[Dshield] Exchange Open Relay

Stasiniewicz, Adam stasinia at msoe.edu
Sat Mar 4 21:00:27 GMT 2006


I have spoken to someone at Spamcop recently about this subject.  It is
my understanding that they will send you a warning email, but will not
actually blacklist you for bounces and out-of-office messages.  I
understand that spamcop feels that bounces and out-of-office messages
can end up as spam.  But they need to understand that out-of-office
messages and bounces, in some enterprise situation, are unavoidable.

Regards,
Adam Stasiniewicz  
Milwaukee School of Engineering 
MSCE: Messaging & Security 2003 

-----Original Message-----
From: list-bounces at lists.dshield.org
[mailto:list-bounces at lists.dshield.org] On Behalf Of Christophe Rome
Sent: Friday, March 03, 2006 4:30 AM
To: General DShield Discussion List
Subject: Re: [Dshield] Exchange Open Relay

--- DigitalNation <dshield at digitalnation.ca> wrote:

> *Example of how to get blacklisted and not be an
> open relay*
> 
> You can get on the DNSBL by having too many "out of
> office" responders in
> place. SPAMCOP advises that mail-admins turn off
> that feature....I know this
> because it happened to us last month.
> 
> ------------------
> M. McBride
> Security Admin
> DigitalNation
> Vancouver, Canada
>  
Hmm, I must say your message sent down some shivers
down my spine. Excuse me if the expression is not
correct but english is not my native language.

Anyway, after reading your message I checked SPAMCOP's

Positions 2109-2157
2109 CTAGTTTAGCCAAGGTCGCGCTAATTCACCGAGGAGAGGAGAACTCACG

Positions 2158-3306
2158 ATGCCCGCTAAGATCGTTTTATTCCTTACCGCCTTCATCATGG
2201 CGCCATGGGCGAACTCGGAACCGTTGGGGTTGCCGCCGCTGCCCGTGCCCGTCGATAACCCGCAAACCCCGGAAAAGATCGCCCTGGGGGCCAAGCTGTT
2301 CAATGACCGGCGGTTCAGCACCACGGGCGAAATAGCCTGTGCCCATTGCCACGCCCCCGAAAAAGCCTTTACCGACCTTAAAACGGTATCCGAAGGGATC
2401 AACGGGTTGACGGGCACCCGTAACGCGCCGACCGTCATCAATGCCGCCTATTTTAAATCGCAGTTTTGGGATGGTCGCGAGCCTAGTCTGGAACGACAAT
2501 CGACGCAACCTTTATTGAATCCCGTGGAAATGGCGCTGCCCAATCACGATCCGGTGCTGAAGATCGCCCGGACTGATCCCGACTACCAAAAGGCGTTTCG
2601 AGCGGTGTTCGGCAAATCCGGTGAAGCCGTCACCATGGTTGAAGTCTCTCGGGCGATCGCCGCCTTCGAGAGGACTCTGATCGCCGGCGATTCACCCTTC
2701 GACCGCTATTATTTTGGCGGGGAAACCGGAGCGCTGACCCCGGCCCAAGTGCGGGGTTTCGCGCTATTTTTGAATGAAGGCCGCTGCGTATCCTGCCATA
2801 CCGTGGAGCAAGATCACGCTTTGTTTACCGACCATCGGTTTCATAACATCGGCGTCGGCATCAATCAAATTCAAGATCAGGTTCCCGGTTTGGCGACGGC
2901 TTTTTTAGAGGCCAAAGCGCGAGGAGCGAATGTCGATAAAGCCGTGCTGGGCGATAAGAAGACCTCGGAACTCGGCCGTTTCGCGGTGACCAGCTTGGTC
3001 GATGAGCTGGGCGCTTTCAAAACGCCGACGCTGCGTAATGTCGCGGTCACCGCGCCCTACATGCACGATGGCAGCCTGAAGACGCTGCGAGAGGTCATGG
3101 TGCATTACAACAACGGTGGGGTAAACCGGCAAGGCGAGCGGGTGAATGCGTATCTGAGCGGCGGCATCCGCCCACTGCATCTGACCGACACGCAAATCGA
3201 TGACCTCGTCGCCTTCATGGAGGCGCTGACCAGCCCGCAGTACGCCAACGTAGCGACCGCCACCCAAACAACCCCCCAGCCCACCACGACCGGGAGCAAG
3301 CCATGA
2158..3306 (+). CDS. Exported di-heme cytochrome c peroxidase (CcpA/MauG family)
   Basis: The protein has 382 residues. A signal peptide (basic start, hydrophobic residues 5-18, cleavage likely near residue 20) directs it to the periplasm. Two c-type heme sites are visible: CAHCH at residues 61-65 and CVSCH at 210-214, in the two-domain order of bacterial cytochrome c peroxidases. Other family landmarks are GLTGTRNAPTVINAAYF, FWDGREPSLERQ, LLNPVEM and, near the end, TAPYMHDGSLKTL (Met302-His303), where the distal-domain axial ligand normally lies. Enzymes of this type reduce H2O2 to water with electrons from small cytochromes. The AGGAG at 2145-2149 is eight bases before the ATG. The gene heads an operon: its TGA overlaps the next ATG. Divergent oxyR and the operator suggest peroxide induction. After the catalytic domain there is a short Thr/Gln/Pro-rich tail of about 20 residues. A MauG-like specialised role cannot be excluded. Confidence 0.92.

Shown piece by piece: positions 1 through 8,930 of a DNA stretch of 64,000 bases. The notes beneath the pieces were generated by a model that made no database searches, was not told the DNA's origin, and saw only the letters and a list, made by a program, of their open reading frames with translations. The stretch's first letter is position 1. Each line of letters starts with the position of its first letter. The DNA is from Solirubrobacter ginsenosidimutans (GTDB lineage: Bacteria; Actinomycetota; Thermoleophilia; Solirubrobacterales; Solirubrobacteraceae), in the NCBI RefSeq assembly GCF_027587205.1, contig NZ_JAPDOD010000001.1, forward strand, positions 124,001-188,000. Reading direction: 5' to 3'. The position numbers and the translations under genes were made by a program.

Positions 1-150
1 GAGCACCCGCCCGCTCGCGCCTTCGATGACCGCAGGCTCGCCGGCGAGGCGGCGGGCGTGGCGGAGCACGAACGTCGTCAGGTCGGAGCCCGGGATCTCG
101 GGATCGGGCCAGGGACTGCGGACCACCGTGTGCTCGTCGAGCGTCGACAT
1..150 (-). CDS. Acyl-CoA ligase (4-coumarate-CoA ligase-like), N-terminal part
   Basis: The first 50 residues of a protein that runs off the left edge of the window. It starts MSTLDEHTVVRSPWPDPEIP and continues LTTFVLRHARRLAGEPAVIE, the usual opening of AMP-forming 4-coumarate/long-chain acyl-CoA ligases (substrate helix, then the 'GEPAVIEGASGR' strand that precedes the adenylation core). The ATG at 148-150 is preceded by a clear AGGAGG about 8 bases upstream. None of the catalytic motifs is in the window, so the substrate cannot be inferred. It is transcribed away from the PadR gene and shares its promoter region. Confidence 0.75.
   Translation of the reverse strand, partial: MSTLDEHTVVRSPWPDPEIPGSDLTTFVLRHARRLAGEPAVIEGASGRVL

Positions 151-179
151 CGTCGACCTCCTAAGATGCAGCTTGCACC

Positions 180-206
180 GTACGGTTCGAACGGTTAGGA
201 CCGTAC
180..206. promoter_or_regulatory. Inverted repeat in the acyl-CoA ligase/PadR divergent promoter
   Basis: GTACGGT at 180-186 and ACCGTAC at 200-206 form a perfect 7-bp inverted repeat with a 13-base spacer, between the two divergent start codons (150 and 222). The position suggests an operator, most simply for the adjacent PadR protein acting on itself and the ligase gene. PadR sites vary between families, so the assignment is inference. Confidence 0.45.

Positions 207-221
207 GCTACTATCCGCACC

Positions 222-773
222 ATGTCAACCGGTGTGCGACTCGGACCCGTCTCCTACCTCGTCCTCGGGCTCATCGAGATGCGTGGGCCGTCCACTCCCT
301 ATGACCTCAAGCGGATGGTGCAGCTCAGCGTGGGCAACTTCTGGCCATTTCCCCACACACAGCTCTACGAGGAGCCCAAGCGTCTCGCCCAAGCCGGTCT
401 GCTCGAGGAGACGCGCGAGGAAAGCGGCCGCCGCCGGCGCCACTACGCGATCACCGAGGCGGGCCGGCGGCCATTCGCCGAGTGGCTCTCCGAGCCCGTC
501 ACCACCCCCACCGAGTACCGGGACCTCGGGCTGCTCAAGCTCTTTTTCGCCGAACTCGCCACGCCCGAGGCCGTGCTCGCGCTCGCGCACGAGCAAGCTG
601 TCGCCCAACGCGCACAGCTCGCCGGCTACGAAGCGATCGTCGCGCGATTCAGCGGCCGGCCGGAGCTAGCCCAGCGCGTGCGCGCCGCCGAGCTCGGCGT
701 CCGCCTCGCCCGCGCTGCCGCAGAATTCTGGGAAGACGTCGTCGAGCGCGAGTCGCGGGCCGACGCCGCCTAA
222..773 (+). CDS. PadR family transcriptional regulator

site and read the article entitled 'Why are
autoresponders bad?'.

http://www.spamcop.net/fom-serve/cache/329.html

I must say I'm pretty impressed. It appears our
mailservers currently risk of being blacklisted just
because we have some sort of auto responding
mechanisms enabled (out-of-office replies,
autoresponses from individual users, ...) or bounce
back undeliverable messages.

I would like to know the weight of this article.
Should I really care and start crafting an advice to
my users telling them we need to stop sending
out-of-offices to the outside (yes, we debated on this
before and they really hold on to it) and that we need
to stop bouncing undeliverables? 

Furthermore, in the case you still do want to send
bounces to the legitimate senders, SPAMCOP advises the
use of SPF or Domain Keys. Personally I don't think
the value of these mechanisms is pretty high for the
moment. I'm sure 90% of our legitimate email senders
don't have these systems in place.

Some reactions would be welcome... Who has configured
his mailsystems in accordance to the rules stated in
this article?

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